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‘Coupeville is the best,’ mayor proclaims
“Coupeville is the best.”
That’s how Mayor Nancy Conard began her annual State of the Town address last week in which she covered topics such as town staffing, the local business environment and plans for the future.
She spoke before an audience of local residents, government officials and business owners at an event hosted by the Coupeville Chamber of Commerce.
She first recognized the townspeople’s volunteer service and commitment to the community, and proceeded to weave aspects of what makes the town great – such as a small, nimble government, commitment to the environment, and a strong business community – throughout her speech.
Work in progress
For projects in the works, Conard talked about the new emergency management plan that will soon be finalized. The plan will help local residents and community leaders be prepared in case of an emergency such as an earthquake or big winter storm.
Conard also shared the progress on developing a master plan for the Coupeville Community Green. The open field behind the library fills with booths on Saturdays in the summer for the Coupeville Farmers Market and also gets used for event parking. Conard said improvements to the green could allow for overflow parking during the winter, when the field is too muddy for cars. Construction of restrooms would also provide welcome relief to visitors.
Conard also reiterated the town’s commitment to the environment with water reuse – an area that elevates Coupeville above its peers, she said.
“We’re not required by the federal government to do any of this,” Conard said. “We are ahead of the curve.”
One project that has been talked about since at least the 1970s would reuse storm water, keeping it out of Penn Cove and instead redirecting it toward farm fields that need irrigation.
The mayor, however, acknowledged that Coupeville is behind the times in one area: a municipal recycling program.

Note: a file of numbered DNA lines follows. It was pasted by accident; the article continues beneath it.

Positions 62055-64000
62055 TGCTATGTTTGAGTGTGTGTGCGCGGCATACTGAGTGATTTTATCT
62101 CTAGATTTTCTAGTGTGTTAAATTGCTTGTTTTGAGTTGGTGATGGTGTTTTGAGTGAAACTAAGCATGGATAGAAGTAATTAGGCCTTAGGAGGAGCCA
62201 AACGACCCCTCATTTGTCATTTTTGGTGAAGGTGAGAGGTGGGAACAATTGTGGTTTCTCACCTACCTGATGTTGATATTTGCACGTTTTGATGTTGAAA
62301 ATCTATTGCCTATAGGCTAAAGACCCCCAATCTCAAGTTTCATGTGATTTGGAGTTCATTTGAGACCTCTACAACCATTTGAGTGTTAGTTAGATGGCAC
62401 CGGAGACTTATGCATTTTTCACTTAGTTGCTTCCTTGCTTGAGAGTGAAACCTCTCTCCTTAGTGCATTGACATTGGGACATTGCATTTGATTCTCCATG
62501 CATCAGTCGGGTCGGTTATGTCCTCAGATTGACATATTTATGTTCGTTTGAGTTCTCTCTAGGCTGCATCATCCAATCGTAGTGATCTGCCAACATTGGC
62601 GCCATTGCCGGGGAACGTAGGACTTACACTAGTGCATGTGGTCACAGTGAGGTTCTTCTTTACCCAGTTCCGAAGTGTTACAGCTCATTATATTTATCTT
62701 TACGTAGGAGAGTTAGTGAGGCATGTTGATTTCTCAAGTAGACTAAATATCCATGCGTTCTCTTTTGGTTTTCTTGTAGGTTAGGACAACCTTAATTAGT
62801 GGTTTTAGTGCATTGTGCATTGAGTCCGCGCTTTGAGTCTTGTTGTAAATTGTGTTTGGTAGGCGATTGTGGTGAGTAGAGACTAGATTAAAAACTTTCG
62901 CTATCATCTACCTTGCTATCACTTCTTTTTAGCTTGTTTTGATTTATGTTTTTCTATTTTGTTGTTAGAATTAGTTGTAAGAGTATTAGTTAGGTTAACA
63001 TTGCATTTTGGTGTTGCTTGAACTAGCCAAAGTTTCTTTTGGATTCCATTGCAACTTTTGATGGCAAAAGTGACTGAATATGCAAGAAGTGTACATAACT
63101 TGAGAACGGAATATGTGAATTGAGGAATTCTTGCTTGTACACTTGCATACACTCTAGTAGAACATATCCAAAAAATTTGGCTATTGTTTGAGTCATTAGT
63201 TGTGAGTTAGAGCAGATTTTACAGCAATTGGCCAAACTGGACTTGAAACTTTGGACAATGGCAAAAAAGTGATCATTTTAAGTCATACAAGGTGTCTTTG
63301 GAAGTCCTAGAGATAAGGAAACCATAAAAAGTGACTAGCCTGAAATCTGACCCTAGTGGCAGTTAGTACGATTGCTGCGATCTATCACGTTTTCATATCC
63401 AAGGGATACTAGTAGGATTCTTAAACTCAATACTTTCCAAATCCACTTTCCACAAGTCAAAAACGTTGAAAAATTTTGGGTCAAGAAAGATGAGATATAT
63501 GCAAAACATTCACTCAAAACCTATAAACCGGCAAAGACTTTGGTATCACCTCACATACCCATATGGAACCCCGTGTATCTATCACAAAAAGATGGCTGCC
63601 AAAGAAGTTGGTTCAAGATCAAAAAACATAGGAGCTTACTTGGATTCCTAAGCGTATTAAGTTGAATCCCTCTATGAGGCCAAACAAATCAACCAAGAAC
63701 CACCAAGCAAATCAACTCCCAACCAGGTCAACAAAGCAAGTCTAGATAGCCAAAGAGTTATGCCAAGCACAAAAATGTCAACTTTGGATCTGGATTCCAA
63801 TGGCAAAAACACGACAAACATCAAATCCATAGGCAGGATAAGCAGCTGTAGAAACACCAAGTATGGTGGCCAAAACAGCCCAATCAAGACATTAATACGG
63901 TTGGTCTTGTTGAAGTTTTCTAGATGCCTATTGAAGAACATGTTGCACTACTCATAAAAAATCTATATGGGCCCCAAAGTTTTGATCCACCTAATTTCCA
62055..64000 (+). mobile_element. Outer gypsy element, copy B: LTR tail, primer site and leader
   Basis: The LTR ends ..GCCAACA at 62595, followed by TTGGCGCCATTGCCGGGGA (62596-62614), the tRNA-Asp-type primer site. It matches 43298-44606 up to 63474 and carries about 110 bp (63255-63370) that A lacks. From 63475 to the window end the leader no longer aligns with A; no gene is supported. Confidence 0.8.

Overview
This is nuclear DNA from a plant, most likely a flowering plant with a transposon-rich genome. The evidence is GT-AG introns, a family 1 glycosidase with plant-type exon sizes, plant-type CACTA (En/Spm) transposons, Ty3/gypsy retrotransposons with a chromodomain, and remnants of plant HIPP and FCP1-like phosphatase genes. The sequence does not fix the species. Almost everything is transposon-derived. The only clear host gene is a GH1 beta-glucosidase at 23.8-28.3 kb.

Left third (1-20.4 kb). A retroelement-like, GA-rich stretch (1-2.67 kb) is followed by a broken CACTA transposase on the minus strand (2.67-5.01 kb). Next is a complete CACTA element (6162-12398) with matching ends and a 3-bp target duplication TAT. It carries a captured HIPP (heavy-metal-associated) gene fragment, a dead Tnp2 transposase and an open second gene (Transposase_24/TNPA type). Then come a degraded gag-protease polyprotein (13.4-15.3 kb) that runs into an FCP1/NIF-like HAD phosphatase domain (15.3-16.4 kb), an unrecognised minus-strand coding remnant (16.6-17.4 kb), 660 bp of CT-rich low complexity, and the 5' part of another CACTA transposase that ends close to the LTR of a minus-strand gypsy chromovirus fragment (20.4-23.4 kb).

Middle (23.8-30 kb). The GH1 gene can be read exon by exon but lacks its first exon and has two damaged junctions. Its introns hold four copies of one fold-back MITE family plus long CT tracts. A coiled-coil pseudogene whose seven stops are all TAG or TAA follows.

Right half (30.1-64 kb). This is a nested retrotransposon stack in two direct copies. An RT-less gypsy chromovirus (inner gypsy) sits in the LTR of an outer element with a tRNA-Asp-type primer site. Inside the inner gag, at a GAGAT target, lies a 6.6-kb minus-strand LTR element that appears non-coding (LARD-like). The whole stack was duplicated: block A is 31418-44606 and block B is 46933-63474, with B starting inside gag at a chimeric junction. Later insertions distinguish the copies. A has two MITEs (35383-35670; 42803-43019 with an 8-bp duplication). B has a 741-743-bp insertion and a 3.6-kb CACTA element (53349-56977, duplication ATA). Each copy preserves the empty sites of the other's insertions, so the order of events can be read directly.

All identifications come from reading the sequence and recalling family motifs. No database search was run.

“It is happening in every other community but ours,” Conard said.
The town’s climate-protection plan requires a carbon dioxide reduction of 20 percent in 20 years, and a recycling program will help the town move towards its goal, she said. The town is currently finalizing the contract with Island Disposal to implement recycling services within town limits.
Low staff pay
Conard lauded the quality of workers that the town employs, and said that Coupeville provides a good quality of life for those who choose to live and work here.
“The employees we have are more qualified than we can expect for the pay that we provide,” Conard said.
Within the course of three months, the town will lose 75 percent of its police department. Two of the departing deputies accepted positions elsewhere with higher pay.
The mayor discussed ways to handle the turnover in both the short and long-run. In the coming months, this will involve relying on reserve deputies – police from neighboring jurisdictions covering the scheduling gaps – and switching from 24 hour patrol coverage to a combination of patrols and on-call response.
The council must decide if it wants to maintain the current pay schedule for the deputies, with the risk that they will leave for higher paying jobs elsewhere as they open up, or if they want to have fewer deputies who receive better pay.
Despite a sluggish economy nationally, the business climate in Coupeville is very good, Conard said. One key piece of this is tourism, which is up.
“This place has been full,” Conard said. “I can’t say they’re spending a lot of money, but they’re coming.”
Conard said that she has heard businesspeople express interest in vacant commercial space around town – a “sign of a thriving community,” she said. As Lavender Wind Farm and other businesses open shop in space along Coveland Street, tourists will appreciate two streets to peruse.
And the town is still benefitting from a change implemented at the state level in 2008 in respect to how the local sales tax is collected. Previously, Washington retailers collected local sales tax based on the origin of the sale – where it was being shipped from.
The recent switch to collection based on the destination of the shipment has helped boost the town’s local sales tax revenue.
For example, sales tax from products purchased on the Internet and delivered to Coupeville contribute to town coffers.
The mayor urged people to shop in town, but if that is not an option she has a plan on how the local community can still benefit.
“If you can’t buy in Coupeville, buy in Island County. If you can’t buy in Island County, buy from Amazon.com, (or some other Washington-based business),” Conard said.